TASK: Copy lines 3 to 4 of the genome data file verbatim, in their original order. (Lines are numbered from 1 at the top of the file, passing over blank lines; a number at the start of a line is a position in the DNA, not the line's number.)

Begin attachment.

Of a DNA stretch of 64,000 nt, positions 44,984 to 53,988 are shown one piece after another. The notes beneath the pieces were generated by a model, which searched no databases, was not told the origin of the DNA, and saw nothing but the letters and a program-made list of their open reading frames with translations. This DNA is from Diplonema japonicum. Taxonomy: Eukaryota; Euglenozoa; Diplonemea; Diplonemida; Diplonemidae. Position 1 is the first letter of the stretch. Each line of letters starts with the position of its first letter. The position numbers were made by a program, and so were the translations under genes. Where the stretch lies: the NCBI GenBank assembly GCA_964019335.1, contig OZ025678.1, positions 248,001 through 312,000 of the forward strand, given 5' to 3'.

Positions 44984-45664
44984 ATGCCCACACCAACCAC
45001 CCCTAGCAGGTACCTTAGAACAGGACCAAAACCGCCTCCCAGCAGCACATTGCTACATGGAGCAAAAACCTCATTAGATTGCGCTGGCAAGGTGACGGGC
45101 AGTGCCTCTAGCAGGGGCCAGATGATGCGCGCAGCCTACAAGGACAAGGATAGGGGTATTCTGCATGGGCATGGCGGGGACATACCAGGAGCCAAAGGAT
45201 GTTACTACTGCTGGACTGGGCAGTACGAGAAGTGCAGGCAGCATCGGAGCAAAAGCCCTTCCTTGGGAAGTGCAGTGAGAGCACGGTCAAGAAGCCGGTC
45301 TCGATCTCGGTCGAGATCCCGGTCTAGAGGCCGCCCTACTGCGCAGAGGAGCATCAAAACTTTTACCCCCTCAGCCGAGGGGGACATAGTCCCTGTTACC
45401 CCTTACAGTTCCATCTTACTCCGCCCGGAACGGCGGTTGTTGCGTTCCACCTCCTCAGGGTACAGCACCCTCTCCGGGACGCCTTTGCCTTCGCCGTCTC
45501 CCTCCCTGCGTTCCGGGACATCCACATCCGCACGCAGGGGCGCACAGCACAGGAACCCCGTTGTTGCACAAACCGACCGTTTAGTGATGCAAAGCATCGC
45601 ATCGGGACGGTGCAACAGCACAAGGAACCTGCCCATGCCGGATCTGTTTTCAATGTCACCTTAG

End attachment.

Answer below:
44984 ATGCCCACACCAACCAC
45001 CCCTAGCAGGTACCTTAGAACAGGACCAAAACCGCCTCCCAGCAGCACATTGCTACATGGAGCAAAAACCTCATTAGATTGCGCTGGCAAGGTGACGGGC